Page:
Leeds City Council has ‘paused’ funding for a proposed Clean Air Zone because coronavirus has reduced the volume of traffic and dramatically improved air quality, Deputy Leader James Lewis suggested. In other words, traffic pollution might now be low enough that there is no justification to charge motorists in older, more polluting vehicles to enter certain parts of the city.
The local authority therefore claimed that pollution levels have ‘fallen significantly’, and that city residents now breathe air which is ‘considerably cleaner and safer’ than in the recent past.
The Council is therefore ‘reviewing’ – alongside central Government – whether it is necessary and justifiable to have a Clean Air Zone. ‘If the city’s air pollution is expected to stay below legal limits, we will no longer have the support of the Government to introduce a charging Clean Air Zone’, Councillor James Lewis emphasised. ‘Given this uncertainty, our financial support will continue to be paused until this review is complete.’
Leeds City Council further suggested that air quality was improving before the pandemic due to cleaner vehicles, improved public transport, and other initiatives. Councillor Lewis claimed:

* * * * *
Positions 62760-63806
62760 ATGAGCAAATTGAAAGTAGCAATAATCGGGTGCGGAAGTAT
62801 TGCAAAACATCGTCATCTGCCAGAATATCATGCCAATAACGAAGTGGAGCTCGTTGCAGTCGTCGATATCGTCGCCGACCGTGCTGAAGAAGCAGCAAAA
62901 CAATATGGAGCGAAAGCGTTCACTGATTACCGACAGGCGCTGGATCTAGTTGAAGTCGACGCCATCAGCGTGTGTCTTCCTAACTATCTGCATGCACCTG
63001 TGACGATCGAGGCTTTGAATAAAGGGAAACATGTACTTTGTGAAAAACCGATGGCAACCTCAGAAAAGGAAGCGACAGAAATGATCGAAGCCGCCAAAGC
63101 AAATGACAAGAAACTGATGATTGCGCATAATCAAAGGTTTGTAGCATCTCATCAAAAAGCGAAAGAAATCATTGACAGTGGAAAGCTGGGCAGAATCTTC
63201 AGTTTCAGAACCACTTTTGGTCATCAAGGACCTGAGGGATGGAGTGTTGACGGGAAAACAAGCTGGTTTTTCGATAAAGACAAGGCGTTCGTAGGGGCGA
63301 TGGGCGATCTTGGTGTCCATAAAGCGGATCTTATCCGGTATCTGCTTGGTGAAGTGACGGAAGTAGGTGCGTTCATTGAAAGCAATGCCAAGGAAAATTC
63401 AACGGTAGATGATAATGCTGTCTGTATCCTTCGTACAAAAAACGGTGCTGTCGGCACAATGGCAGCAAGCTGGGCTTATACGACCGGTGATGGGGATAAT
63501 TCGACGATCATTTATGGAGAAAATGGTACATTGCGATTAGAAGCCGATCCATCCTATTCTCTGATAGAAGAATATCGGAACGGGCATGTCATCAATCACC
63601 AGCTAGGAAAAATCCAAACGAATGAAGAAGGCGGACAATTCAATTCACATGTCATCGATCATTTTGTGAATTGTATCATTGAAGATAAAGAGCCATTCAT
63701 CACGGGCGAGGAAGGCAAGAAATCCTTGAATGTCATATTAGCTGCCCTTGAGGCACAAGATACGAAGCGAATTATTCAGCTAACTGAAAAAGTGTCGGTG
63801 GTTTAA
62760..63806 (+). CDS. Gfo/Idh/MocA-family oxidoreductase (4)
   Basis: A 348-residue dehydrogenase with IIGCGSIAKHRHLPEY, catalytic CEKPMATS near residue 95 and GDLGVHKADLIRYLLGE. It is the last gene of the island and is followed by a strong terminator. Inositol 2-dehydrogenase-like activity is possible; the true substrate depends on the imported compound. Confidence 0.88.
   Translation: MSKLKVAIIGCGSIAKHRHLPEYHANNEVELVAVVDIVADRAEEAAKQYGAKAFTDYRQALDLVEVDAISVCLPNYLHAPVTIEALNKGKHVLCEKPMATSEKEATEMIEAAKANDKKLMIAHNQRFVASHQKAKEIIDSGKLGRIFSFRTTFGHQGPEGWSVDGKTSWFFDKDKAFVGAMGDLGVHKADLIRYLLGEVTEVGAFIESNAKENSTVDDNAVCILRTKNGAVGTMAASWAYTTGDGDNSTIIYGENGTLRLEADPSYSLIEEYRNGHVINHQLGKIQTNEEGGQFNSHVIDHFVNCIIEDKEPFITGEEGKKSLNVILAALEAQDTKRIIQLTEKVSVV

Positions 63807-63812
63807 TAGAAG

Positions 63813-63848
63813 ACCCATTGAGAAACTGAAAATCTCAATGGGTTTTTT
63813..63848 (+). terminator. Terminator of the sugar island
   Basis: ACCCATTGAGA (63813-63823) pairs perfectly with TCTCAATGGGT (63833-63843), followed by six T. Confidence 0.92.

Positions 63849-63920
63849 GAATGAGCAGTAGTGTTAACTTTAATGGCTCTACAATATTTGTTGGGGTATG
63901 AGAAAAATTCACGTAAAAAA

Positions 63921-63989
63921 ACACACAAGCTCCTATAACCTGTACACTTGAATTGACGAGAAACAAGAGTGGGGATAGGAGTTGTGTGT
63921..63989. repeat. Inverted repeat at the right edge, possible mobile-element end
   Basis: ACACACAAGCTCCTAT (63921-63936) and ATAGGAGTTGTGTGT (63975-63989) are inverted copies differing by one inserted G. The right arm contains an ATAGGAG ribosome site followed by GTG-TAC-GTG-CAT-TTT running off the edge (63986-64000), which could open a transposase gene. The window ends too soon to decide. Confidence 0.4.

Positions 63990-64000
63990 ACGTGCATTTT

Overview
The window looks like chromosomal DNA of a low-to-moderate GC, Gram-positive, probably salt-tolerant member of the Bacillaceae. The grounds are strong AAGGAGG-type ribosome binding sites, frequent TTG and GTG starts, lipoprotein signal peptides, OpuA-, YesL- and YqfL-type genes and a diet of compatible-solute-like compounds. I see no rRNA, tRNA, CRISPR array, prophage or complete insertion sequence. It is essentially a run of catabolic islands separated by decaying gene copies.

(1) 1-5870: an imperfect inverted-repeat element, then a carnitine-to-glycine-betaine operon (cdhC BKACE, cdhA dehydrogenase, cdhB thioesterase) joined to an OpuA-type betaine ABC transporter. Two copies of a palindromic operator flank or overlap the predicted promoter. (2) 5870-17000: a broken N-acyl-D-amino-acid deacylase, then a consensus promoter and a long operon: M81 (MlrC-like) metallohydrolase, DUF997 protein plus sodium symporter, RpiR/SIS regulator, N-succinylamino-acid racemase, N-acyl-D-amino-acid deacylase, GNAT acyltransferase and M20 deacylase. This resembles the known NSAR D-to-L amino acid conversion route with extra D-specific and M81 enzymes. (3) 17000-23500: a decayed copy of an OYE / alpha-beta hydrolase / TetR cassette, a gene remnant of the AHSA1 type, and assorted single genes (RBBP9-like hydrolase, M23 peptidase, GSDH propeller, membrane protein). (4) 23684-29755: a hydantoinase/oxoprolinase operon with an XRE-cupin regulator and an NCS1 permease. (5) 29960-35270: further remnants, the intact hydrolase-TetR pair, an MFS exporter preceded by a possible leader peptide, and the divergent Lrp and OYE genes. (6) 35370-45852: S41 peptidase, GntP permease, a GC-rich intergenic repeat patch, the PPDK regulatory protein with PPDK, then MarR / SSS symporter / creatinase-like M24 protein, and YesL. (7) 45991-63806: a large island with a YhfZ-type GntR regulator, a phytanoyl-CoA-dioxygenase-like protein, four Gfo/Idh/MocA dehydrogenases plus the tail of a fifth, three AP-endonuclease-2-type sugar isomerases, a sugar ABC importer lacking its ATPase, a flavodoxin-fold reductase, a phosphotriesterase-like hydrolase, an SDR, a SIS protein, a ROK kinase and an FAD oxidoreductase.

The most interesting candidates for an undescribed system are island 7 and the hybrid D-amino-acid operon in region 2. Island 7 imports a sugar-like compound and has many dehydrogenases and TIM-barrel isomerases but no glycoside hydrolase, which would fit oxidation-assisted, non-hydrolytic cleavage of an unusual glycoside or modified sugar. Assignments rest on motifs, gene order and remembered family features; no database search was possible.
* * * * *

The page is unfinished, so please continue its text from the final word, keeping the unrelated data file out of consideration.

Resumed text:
‘Many of our buses, taxis, private hire, and businesses are now driving cleaner vehicles. We have also accelerated highways schemes to cut traffic and create more space for cyclists and pedestrians. We are further investing in public transport infrastructure and have policies and schemes that support the uptake of electric and low emission vehicles’, Mr Lewis added. So:
- £6.8 million has been awarded to local businesses to help them switch to lower emission vehicles (as of July 28th 2020)
- Leeds has hundreds of electric vehicle charge points
- The Council itself operates a fleet of 322 fully electric vans (more than any other local authority in England).
Despite such efforts, Leeds City Council recognised that uncertainty surrounding the Clean Air Zone is unsettling. ‘This latest update will be frustrating for many businesses’, Councillor Lewis said. ‘However, I ask drivers and operators for their patience while we carry out this urgent review. I hope to be able to clarify the future of the Leeds Clean Air Zone in autumn 2020.’
Councillor Lewis further said that the local authority is committed to providing residents with clean, healthy air irrespective of its decision on the proposed Clean Air Zone. ‘Tackling the climate emergency and protecting the health of everyone in Leeds remain priorities for the Council’, he revealed.